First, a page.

The Center for Research and Training in the Sciences is the largest research training center at the university, currently housing more than a dozen programs. It is responsible for placing researchers in laboratories and bringing science into local classrooms and to the community.
Tsin hopes that many of the researchers will be students from backgrounds traditionally underrepresented in the sciences. Over the course of his career, he has mentored more than 100 undergraduate and graduate students who have completed degrees and either continued their education or taken on positions as scientific researchers, physicians or educators. Tsin was recently awarded for his leadership by President Barack Obama with the 2011 Presidential Award for Excellence in Science, Mathematics and Engineering Mentoring.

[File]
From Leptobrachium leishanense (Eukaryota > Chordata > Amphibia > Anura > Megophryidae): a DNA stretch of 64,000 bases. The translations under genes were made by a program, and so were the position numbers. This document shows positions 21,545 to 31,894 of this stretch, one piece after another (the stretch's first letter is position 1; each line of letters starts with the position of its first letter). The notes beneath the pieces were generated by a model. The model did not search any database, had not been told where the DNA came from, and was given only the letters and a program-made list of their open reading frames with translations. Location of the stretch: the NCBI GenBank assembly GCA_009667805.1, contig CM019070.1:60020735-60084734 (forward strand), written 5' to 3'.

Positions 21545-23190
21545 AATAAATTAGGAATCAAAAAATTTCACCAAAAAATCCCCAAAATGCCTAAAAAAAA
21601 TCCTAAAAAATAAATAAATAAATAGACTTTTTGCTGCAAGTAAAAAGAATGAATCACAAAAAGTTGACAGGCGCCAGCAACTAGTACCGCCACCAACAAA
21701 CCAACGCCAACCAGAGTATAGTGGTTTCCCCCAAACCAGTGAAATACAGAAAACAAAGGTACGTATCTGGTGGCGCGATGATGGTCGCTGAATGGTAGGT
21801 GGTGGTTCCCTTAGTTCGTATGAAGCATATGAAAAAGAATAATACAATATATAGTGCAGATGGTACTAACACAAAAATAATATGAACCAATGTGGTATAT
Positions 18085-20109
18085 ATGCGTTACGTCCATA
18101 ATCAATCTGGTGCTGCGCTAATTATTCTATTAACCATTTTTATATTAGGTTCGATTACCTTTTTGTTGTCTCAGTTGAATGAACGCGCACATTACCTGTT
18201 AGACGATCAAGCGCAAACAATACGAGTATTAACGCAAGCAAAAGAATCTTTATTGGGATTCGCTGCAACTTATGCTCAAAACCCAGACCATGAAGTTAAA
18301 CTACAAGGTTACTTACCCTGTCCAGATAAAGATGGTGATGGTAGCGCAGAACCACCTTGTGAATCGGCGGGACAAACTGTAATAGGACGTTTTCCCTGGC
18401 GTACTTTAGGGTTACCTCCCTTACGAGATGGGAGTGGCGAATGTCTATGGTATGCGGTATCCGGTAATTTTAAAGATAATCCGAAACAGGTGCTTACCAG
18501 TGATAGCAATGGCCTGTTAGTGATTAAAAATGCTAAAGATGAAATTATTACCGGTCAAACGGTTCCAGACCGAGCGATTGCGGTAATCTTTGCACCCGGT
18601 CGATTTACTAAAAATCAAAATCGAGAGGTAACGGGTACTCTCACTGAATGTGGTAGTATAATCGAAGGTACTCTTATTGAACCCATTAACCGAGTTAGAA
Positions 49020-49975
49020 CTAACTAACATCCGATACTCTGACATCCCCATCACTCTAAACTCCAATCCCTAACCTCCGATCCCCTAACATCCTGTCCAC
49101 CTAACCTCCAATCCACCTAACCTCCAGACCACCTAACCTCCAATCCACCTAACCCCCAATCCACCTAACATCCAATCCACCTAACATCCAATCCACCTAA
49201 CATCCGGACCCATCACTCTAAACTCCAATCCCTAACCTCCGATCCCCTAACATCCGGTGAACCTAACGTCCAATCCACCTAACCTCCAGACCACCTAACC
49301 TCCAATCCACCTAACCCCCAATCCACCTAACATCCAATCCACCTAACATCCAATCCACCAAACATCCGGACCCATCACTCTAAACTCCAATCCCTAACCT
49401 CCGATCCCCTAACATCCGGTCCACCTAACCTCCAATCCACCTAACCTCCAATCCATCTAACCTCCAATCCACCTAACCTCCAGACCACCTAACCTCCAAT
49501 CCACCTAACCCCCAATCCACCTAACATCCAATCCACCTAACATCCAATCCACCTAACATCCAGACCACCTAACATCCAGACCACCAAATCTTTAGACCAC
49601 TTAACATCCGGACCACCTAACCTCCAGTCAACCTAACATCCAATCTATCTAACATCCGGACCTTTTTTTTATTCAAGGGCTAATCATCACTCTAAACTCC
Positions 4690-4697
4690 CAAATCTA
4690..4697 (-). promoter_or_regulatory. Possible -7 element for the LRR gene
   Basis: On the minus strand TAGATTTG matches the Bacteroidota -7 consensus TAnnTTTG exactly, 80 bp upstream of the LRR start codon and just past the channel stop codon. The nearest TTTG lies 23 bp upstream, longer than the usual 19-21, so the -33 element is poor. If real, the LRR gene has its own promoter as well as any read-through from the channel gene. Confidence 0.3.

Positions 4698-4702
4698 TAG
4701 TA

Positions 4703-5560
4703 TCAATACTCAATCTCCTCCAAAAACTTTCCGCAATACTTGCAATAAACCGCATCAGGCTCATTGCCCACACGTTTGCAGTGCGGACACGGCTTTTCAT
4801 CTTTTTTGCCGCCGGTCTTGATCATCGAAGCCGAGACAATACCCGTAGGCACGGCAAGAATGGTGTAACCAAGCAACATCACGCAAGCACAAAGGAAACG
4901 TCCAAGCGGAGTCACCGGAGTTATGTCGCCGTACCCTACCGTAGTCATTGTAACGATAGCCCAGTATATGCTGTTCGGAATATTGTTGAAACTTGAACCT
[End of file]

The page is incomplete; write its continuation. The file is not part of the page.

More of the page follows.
About AAAS: The American Association for the Advancement of Science (AAAS) is the world’s largest general scientific society and publisher of the journal, Science. Founded in 1848, AAAS includes some 262 affiliated societies and academies of science servicing 10 million individuals. Science has the largest paid circulation of any peer-reviewed general science journal with an estimated total readership of 1 million. The non-profit AAAS is open to all and fulfills its mission to advance science and serve society through initiatives in science policy, international programs, science education and more.
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Information security is a growing field, with San Antonio emerging as a hub of research and expertise. UTSA students in the Departments of Computer Science and Information Systems pursuing a security concentration, minor or degree have been given a boost through a newly established annual scholarship.